As a (landscape)photographer you will encounter them sooner or later: filters. Get up early in the morning, put some water in the machine, add a filter and some coffee.. Sorry, wrong kind of filter. Of course, this blog is not about coffee filters, this blog is about the filters you can use to improve your photographs. Too often you will encounter a scene where the contrast between the sky and the ground is too great to get a nicely exposed photograph (think about a sunset for example), the colours and the blue sky are not what they are cracked up to be or there is too much light to create that beautiful soft cloudy sky by using a slower shutter speed. Luckily for us, there are people that came up with a solution to these, and other, problems. These people worked around these problems by adding a piece of glass in front of their lenses. These pieces of glass is what we call filters. These filters can be used to solve great differences in contrast (gradient filter), revive colours and blue skies (polarizing filters) or help you use those slower shutter speeds in broad daylight (ND filters). These filters exist in all different forms, shapes, sizes and price categories, but they can be divided into two subcategories: screw in filters and system filters.
Figure 1: Screw in filter (UV)
A screw in filter can be, as the name suggest, screwed on the front of a lens. This is also the greatest advantage of this system. You do not need a special adapter and filter holder to use the filter. Simply take it out of your bag and screw it on your filter. A great disadvantage is that it is a set size. Some lenses are 77mm in diameter, others 63 mm for example. This means that, to use a UV filter on both lenses, you actually have to buy two. Some filters cost a small fortune (you get what you pay for), so buying two is expensive! Another disadvantage is that you are less versatile using these filters. As an example, look at figure number 2. This figure depicts a gradient filter that darkens the bright sky while leaving the ground untouched. If you were to use a screw in gradient filter, you horizon should always be in the middle of your photograph. A system filter (as in figure 2), can be adjusted so that the horizon of the gradient is on 1/3rd of the photograph, making it more versatile. Also, if you change to a lens with a different filter size, you only have to buy a new adapter ring.
System filters (or filter systems) need special equipment to work. First you need an adapter ring, which is screwed onto the lens. Then you need a filter holder to keep everything in place, and last but not least, you need a filter (as the one seen in figure 2).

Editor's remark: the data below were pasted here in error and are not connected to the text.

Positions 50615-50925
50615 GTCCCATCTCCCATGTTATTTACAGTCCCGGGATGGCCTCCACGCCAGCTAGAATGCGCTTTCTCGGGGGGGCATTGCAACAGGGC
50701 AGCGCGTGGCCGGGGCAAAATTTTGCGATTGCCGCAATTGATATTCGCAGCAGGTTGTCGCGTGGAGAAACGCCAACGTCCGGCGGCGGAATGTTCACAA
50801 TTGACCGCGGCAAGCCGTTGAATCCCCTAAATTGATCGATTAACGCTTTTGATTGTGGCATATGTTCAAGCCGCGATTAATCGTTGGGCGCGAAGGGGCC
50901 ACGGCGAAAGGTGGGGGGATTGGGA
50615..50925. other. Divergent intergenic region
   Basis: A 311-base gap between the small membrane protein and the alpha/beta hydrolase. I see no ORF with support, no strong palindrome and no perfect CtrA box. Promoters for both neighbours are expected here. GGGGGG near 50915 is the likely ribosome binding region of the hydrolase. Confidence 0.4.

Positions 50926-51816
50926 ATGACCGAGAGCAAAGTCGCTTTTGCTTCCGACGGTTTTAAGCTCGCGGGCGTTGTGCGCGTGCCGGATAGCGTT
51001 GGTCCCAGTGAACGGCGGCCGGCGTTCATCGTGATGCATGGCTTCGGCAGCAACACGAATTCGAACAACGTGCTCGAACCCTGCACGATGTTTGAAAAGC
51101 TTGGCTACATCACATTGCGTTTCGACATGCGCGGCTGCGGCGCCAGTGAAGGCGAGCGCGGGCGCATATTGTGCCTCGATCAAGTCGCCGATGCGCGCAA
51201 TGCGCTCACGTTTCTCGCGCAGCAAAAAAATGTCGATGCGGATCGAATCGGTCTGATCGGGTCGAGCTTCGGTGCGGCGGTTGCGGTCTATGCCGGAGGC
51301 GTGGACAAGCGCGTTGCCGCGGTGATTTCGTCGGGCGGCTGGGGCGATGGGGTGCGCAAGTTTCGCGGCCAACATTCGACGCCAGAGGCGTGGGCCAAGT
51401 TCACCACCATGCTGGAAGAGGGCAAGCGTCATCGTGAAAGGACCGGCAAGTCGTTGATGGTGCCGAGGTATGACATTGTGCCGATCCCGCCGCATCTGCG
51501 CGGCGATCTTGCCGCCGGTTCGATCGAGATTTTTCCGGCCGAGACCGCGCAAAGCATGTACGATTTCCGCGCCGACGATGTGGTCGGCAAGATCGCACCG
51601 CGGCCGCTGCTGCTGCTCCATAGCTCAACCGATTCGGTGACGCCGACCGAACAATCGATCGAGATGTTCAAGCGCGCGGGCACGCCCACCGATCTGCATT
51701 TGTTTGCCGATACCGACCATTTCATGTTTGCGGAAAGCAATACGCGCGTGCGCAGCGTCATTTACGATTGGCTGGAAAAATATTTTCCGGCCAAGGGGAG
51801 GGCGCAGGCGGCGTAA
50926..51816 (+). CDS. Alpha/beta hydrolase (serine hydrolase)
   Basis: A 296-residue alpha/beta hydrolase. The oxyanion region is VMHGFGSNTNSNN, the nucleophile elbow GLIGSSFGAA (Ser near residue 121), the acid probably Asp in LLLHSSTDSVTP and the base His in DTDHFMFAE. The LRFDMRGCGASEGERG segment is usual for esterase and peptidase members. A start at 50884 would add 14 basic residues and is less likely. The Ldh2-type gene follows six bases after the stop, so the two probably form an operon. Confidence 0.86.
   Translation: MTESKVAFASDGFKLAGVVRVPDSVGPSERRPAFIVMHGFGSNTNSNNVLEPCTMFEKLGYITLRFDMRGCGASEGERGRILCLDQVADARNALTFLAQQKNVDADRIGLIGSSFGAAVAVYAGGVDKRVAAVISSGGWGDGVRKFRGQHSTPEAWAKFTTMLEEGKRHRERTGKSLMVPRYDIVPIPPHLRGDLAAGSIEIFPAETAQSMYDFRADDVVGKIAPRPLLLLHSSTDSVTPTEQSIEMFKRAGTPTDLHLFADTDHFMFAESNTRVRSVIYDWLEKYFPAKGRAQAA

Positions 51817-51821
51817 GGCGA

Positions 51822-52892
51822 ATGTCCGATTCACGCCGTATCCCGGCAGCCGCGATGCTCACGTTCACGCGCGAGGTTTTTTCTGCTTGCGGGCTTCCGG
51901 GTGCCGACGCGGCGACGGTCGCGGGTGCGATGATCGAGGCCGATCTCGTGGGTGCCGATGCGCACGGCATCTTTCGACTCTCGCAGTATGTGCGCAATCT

Figure 2: Haida filter system (gradient)
Total cost: 255 euros (for one filter). A screw in filter will cost about 90 euros. So why then, do professional photographers opt to use these expensive filters and not just use the screw in filters?
I have asked myself the same question.
Now, thanks to www.cameraland.nl and www.photosbenelux.nl, I can experience first had what it is like using these filter systems, what possibilities they bring and if and why you should invest in them. Cameraland has asked me to test a new filter system made by Haida. Haida claims to have developed an affordable filter line up that delivers top of the line quality, while leaving the photo quality untouched. I am excited to test these filters!
Christmas came early this year.
In collaboration with Cameraland.nl, it was decided that I will be testing and reviewing some filters. Underneath the Christmas tree there was a special package with my name on it! Obviously I could not wait till Christmas day and decided to unwrap my present.
Figure 3: Unwrapping the present
This present contained the following filters from Haida: a 77mm adapter ring, a 100mm filter holder, a 3 stops ND filter, a 10 stops ND filter and a circular polarising filter.
Figure 4: Christmas came early this year
The first thing I noticed is how much well these filters are packed using special casings for all of them. All filters come with a special protective casing. There was even a special casing that allows you to carry the adapter ring, filter holder and one of the ND filters!
Figure 5: filters and their casings
After opening everything, I faced my first challenge. How do I use these filters? I am used to using screw in filters, but here I was, sitting in my studio with an adapter ring, filter holder and some filters. So I set back and took some time to think!
Before long, I had the system figured out (go me, it was very easy) and a filter on my lens. During the coming weeks I will test the different filters and tell you what I think. You can follow my journey through the wonderful world of filter systems on www.facebook.com/photojitsu.nl or www.photojitsu.nl/haida.html!